I shouldn't have used the term tenant.  The person with the leaking water heater upstairs is the unit owner.  We are in a building of multiple units and are part of an HOA.  I am 99% sure the upstairs person with the leaking water heater purchased the unit with the water heater already installed.  Our state does require that a drain pan and drain line be set up - this is part of the code.  Neither were.  I appreciate a drain pan can only hold so much, but the drain line would have drained the water (ostensibly). As the current owner likely bought the unit with water heater previously installed, perhaps the building developers and managers are liable? We have had multiple issues with water heates in our complex (all installed when the building was initially built 5 or so years ago).

  • 11-10-2011 4:20 PM In reply to

    Re: Who's insurance covers condo damage? - no negligence

    Smills:
    As the current owner likely bought the unit with water heater previously installed, perhaps the building developers and managers are liable?

    If, by managers, you mean the HOA, no, the HOA would have had nothing to do with the building of the units.

    Since the building is only 5 years old it's remotely possible that you can make a construction defect claim against the builder for the code violation. There shouldn't be any issues with water heaters in only 5 years.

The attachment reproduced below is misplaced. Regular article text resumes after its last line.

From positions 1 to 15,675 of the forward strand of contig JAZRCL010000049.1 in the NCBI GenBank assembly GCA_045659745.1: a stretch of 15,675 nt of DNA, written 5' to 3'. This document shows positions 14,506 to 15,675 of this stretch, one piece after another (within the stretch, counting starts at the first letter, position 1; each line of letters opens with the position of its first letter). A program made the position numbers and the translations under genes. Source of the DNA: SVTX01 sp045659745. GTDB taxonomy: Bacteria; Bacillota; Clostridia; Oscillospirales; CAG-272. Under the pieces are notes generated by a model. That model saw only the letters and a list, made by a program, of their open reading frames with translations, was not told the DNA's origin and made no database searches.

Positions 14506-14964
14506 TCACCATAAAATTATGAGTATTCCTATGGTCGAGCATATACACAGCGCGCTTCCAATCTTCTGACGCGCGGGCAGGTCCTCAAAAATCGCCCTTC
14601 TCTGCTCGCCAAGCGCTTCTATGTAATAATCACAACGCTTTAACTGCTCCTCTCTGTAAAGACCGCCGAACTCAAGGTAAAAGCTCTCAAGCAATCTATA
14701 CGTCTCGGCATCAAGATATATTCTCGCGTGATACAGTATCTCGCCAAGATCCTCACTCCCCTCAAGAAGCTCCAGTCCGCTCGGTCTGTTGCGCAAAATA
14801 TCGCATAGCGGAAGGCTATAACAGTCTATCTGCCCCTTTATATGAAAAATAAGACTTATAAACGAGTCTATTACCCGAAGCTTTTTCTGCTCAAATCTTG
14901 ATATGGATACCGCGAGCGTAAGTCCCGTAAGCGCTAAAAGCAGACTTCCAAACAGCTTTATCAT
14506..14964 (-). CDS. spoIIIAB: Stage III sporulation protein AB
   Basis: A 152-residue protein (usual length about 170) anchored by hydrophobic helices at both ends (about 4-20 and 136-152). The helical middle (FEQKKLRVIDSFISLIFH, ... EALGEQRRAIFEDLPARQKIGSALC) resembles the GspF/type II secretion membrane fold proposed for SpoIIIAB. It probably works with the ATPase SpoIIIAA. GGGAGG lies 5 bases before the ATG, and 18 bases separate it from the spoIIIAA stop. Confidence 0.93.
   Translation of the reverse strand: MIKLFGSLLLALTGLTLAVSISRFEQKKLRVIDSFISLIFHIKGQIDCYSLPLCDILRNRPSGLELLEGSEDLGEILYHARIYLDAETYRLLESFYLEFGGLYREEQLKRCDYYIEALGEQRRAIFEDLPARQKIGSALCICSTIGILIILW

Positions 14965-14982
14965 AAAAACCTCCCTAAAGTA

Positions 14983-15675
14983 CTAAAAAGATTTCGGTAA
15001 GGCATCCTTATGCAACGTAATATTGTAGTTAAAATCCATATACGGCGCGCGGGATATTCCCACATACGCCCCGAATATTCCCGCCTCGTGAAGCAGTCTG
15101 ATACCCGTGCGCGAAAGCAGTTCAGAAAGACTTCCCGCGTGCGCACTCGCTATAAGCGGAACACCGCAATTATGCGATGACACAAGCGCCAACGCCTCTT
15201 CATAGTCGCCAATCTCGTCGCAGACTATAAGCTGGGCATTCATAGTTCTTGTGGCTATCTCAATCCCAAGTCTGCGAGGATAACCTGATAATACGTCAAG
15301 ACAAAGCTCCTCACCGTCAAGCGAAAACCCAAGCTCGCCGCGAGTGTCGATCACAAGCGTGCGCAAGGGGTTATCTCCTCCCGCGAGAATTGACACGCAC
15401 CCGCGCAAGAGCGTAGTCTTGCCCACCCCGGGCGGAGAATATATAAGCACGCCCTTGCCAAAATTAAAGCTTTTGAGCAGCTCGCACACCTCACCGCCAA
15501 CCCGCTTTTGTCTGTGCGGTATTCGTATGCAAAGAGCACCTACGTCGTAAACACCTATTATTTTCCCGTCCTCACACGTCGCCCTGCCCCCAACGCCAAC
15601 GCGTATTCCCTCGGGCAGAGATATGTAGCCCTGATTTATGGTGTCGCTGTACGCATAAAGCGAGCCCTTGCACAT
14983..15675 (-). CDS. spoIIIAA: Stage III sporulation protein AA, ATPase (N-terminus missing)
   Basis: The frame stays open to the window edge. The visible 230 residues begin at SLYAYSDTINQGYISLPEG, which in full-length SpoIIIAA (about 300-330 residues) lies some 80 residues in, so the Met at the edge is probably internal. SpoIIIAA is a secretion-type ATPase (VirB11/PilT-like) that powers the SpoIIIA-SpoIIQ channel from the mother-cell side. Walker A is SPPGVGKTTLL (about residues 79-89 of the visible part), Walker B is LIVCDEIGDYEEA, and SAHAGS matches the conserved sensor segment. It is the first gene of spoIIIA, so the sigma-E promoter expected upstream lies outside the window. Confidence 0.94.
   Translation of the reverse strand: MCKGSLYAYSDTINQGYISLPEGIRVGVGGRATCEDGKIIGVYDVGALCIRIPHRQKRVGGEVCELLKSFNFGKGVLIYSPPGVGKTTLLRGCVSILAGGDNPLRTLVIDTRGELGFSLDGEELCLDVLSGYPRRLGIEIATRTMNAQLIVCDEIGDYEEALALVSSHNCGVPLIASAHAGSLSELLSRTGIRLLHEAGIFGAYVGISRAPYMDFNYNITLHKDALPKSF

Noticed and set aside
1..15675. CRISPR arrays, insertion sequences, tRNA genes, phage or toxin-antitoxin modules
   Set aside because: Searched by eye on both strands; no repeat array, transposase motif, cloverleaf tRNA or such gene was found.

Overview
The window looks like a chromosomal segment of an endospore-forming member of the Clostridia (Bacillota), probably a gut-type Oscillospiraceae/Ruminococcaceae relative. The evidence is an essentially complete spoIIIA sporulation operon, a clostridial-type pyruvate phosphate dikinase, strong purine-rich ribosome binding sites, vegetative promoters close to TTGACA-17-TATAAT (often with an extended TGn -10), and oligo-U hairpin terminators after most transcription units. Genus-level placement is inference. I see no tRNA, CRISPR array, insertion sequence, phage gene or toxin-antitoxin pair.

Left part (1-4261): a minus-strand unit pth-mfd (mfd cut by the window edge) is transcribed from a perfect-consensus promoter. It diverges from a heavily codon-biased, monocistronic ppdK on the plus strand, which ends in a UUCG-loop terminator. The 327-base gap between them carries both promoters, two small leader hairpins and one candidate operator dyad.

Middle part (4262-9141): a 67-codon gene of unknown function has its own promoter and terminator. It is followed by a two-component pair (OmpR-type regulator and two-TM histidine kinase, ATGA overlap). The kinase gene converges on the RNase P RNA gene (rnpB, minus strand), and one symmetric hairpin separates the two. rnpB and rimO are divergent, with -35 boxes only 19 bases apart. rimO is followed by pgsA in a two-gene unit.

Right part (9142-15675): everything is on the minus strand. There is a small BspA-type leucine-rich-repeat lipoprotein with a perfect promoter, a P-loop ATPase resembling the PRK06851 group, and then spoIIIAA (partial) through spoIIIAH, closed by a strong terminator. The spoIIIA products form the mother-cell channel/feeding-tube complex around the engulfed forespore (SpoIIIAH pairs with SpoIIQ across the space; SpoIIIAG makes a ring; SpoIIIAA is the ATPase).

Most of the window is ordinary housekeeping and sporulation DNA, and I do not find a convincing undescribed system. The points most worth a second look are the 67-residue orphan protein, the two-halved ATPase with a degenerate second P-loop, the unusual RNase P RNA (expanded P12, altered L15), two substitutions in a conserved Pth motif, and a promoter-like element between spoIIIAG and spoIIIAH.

• The right of the people 
    • to keep and bear arms,
    • shall not be infringed.
  • 11-11-2011 2:47 PM In reply to

    • b2bdc
      Consumer
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    • Joined on 11-11-2011
    • VA
    • Posts 2

    No insurance - no negligence

    I found this thread while searching google and upon reading your input to all these questions, I subscribed because you seem very knowledgeable and experienced. 

    Last week I had an unfortunate event regarding an overflowed laundry washer. I put the machine to run and after  I did I went to the bathroom. While I was in the bathroom a good 15 or 20 minutes later I noticed water started to seep under the door. I ran out and noticed that the washer had overflowed and there was a great deal of water all over my floor. I informed the building management and they came to inspect the problem. Since it was obvious that it had been the washer, they didnt have to open any holes in our walls. Then they proceeded to go to the unit below, where a considerable amount of water had falled from our unit. The water ended up doing some damage to the drywall downstairs and a little damage to a corner of the wood floors. Also, even while knowing that the damage was done by an overflowing washer, they went ahead and opened holes in the drywall downstairs to 'see where the water was coming from'.